Huntington's disease is a deadly neurodegenerative disease caused by the fibrilization of huntingtin (HTT) exon-1 protein mutants. Despite extensive efforts over the past decade, much remains unknown about the structures of (mutant) HTT exon-1 and their enigmatic roles in aggregation. Particularly, whether the first 17 residues in the N-terminal (HTT-N17) adopt a helical or a coiled structure remains unclear. Here, with the rigorous study of molecular dynamics simulations, we explored the most possible structures of HTT-N17 in both dodecylphosphocholine (DPC) micelles and aqueous solution, using three commonly applied force fields (OPLS-AA/L, CHARMM36, and AMBER99sb*-ILDNP) to examine the underlying molecular mechanisms and rule out potential artifacts...
April 26, 2017: Journal of Physical Chemistry. B
https://www.readbyqxmd.com/read/28406926/high-resolution-respirometry-of-fine-needle-muscle-biopsies-in-pre-manifest-huntington-s-disease-expansion-mutation-carriers-shows-normal-mitochondrial-respiratory-function
#8
Eva Buck, Martina Zügel, Uwe Schumann, Tamara Merz, Anja M Gumpp, Anke Witting, Jürgen M Steinacker, G Bernhard Landwehrmeyer, Patrick Weydt, Enrico Calzia, Katrin S Lindenberg
Alterations in mitochondrial respiration are an important hallmark of Huntington's disease (HD), one of the most common monogenetic causes of neurodegeneration. The ubiquitous expression of the disease causing mutant huntingtin gene raises the prospect that mitochondrial respiratory deficits can be detected in skeletal muscle. While this tissue is readily accessible in humans, transgenic animal models offer the opportunity to cross-validate findings and allow for comparisons across organs, including the brain...
2017: PloS One
https://www.readbyqxmd.com/read/28406616/inhibition-of-huntingtin-exon-1-aggregation-by-the-molecular-tweezer-clr01
#9
Tobias Vöpel, Kenny Bravo-Rodriguez, Sumit Mittal, Shivang Vachharajani, David Gnutt, Abhishek Sharma, Anne Steinhof, Oluwaseun Fatoba, Gisa Ellrichmann, Michael Nshanian, Christian Heid, Joseph A Loo, Frank-Gerrit Klärner, Thomas Schrader, Gal Bitan, Erich E Wanker, Simon Ebbinghaus, Elsa Sanchez-Garcia
Huntington's disease is a neurodegenerative disorder associated with the expansion of the polyglutamine tract in the exon-1 domain of the huntingtin protein (htt(e1)). Above a threshold of 37 glutamine residues, htt(e1) starts to aggregate in a nucleation-dependent manner. A 17-residue N-terminal fragment of htt(e1) (N17) has been suggested to play a crucial role in modulating the aggregation propensity and toxicity of htt(e1). Here we identify N17 as a potential target for novel therapeutic intervention using the molecular tweezer CLR01...
April 13, 2017: Journal of the American Chemical Society
https://www.readbyqxmd.com/read/28406522/inhibition-of-polyglutamine-aggregation-by-similar-huntingtin-n-terminal-sequences-prospective-molecules-for-preclinical-evaluation-in-huntington-s-disease
#10
Gunasekhar Burra, Ashwani Kumar Thakur
The mutant huntingtin protein (mHtt) fragments with expanded polyglutamine sequence forms microscopically visible aggregates in neurons, a hallmark of Huntington's disease (HD). The aggregation process and aggregates are possible targets of therapeutic intervention in HD. Due to lack of treatment and cure, the patients die within 15-20 years after the disease onset. Therefore, discovering therapeutic molecules that may either inhibit the aggregation mechanism or downregulate the toxic effects of mhtt are highly needed...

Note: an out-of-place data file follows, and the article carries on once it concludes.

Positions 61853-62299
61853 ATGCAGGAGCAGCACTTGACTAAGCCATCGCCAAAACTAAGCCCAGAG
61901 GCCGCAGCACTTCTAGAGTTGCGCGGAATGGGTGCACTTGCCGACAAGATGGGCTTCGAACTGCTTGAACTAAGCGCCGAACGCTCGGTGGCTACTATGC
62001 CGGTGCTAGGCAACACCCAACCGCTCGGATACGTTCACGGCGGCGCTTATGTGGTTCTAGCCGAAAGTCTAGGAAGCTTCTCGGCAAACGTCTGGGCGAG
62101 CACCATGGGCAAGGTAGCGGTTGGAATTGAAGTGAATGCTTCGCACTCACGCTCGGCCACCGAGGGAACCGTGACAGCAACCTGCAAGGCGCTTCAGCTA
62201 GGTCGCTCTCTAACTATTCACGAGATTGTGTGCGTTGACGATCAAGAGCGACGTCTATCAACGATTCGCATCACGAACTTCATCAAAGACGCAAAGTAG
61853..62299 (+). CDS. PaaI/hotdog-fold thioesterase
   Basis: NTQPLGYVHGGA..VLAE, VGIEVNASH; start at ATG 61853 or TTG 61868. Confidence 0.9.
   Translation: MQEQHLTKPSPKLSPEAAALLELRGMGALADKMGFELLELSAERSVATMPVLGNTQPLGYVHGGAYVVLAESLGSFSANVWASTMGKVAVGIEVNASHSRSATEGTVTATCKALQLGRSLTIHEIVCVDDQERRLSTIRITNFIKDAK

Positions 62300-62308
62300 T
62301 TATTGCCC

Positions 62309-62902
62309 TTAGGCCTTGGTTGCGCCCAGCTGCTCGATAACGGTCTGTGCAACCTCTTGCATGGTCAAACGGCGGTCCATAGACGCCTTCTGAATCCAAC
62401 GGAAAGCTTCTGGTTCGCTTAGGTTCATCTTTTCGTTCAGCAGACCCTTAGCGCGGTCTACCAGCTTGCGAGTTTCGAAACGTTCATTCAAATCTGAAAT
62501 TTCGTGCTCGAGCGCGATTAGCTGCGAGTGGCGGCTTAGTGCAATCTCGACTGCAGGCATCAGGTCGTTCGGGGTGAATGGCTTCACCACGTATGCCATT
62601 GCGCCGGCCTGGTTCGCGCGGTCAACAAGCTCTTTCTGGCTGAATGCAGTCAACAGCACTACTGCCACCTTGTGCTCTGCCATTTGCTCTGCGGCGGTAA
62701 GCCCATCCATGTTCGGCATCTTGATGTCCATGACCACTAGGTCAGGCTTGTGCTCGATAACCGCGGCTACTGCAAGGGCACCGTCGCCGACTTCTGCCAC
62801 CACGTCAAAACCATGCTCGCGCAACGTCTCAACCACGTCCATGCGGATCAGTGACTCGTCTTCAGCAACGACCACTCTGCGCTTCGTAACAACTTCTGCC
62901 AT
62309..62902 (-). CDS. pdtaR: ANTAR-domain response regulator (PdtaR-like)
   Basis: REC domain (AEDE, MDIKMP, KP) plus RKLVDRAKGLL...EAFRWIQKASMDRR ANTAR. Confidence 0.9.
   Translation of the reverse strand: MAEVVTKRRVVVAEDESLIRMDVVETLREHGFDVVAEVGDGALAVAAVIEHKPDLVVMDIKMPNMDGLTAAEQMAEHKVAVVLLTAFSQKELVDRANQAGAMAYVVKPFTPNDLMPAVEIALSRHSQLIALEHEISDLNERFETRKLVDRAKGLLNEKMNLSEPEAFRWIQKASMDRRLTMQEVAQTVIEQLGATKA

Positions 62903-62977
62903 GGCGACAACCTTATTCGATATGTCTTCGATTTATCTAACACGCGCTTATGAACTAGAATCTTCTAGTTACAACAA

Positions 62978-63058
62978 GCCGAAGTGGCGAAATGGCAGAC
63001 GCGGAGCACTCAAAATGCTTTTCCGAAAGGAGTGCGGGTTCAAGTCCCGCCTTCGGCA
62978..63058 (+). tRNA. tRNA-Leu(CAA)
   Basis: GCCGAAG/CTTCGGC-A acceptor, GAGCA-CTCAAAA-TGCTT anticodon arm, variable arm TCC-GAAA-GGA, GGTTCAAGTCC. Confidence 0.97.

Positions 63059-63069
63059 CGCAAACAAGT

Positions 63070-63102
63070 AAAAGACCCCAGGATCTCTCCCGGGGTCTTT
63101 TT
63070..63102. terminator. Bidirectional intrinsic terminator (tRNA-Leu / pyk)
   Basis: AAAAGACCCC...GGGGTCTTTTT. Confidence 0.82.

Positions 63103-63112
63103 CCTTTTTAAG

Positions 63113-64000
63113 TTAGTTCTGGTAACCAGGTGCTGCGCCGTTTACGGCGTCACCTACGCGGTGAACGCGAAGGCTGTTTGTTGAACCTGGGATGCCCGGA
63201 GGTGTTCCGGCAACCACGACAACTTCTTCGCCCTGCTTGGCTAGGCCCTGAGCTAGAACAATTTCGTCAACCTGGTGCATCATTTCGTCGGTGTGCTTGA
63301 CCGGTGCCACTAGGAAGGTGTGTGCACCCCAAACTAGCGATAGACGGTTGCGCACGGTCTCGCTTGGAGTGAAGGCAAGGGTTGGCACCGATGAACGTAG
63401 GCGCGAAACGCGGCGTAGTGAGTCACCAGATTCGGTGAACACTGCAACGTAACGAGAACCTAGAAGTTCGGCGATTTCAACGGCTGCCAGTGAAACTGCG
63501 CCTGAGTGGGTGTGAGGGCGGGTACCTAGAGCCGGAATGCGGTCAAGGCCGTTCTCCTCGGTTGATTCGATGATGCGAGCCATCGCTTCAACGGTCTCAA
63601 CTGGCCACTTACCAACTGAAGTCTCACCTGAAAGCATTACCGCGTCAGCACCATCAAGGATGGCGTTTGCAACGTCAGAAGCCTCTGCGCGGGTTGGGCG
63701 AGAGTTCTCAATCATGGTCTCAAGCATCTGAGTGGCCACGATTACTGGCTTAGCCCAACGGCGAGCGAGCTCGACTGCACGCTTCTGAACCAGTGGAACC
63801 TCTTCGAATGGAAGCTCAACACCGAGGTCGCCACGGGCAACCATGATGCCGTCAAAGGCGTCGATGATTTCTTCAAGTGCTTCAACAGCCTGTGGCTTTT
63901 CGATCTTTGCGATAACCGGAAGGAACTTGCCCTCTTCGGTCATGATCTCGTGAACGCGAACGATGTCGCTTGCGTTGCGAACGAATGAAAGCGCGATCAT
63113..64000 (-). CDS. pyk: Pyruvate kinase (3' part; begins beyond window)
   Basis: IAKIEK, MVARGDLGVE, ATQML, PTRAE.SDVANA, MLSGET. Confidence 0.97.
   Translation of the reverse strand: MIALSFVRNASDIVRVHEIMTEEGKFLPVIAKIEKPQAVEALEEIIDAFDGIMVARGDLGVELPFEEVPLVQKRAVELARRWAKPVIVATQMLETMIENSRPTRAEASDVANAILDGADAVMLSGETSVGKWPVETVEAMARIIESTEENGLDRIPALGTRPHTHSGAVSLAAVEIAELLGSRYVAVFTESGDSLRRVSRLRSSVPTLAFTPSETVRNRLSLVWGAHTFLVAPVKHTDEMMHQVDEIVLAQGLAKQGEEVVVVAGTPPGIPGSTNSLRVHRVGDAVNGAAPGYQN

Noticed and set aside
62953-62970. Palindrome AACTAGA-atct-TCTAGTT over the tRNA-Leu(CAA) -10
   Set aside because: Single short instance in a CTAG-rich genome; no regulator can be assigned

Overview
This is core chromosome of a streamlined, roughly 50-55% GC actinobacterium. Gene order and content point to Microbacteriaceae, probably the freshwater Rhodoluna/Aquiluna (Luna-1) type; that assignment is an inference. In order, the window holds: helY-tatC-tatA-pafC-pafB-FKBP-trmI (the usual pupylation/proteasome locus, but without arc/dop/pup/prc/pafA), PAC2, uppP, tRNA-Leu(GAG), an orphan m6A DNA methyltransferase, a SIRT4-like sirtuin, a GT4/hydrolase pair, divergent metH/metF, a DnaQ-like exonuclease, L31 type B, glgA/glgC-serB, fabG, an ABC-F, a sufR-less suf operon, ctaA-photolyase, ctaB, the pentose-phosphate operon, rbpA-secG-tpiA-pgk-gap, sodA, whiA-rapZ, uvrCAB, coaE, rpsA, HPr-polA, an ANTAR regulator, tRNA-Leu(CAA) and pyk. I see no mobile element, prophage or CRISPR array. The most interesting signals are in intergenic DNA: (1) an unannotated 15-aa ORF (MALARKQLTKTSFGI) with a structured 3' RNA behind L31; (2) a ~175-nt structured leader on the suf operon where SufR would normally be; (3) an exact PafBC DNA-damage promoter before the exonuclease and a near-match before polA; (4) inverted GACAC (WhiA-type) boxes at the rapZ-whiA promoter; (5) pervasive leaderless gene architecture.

April 12, 2017: Biopolymers
https://www.readbyqxmd.com/read/28400517/aggregation-landscapes-of-huntingtin-exon-1-protein-fragments-and-the-critical-repeat-length-for-the-onset-of-huntington-s-disease
#11
Mingchen Chen, Peter G Wolynes
Huntington's disease (HD) is a neurodegenerative disease caused by an abnormal expansion in the polyglutamine (polyQ) track of the Huntingtin (HTT) protein. The severity of the disease depends on the polyQ repeat length, arising only in patients with proteins having 36 repeats or more. Previous studies have shown that the aggregation of N-terminal fragments (encoded by HTT exon 1) underlies the disease pathology in mouse models and that the HTT exon 1 gene product can self-assemble into amyloid structures. Here, we provide detailed structural mechanisms for aggregation of several protein fragments encoded by HTT exon 1 by using the associative memory, water-mediated, structure and energy model (AWSEM) to construct their free energy landscapes...
April 11, 2017: Proceedings of the National Academy of Sciences of the United States of America
https://www.readbyqxmd.com/read/28398721/inclusions-of-r6-2-mice-are-not-amyloid-and-differ-structurally-from-those-of-huntington-disease-brain
#12
William André, Christophe Sandt, Isabelle Nondier, Philippe Djian, Guylaine Hoffner
R6/2 mice contain an N-terminal fragment of human huntingtin with an expanded polyQ and develop a neurological disease resembling Huntington disease. Although the brain of R6/2 mice contains numerous inclusions, there is very little neuronal death. In that respect, R6/2 mice differ from patients with Huntington disease whose striatum and cerebral cortex develop inclusions associated with extensive neuronal loss. We have previously demonstrated using synchrotron-based infrared microspectroscopy that the striatum and the cortex of patients with Huntington disease contained inclusions specifically enriched in amyloid β-sheets...
April 24, 2017: Analytical Chemistry
https://www.readbyqxmd.com/read/28396959/glucose-transportation-in-the-brain-and-its-impairment-in-huntington-disease-one-more-shade-of-the-energetic-metabolism-failure
#13
REVIEW
Veronica Morea, Eris Bidollari, Gianni Colotti, Annarita Fiorillo, Jessica Rosati, Lidia De Filippis, Ferdinando Squitieri, Andrea Ilari
Huntington's disease (HD) or Huntington's chorea is the most common inherited, dominantly transmitted, neurodegenerative disorder. It is caused by increased CAG repeats number in the gene coding for huntingtin (Htt) and characterized by motor, behaviour and psychiatric symptoms, ultimately leading to death. HD patients also exhibit alterations in glucose and energetic metabolism, which result in pronounced weight loss despite sustained calorie intake. Glucose metabolism decreases in the striatum of all the subjects with mutated Htt, but affects symptom presentation only when it drops below a specific threshold...
April 10, 2017: Amino Acids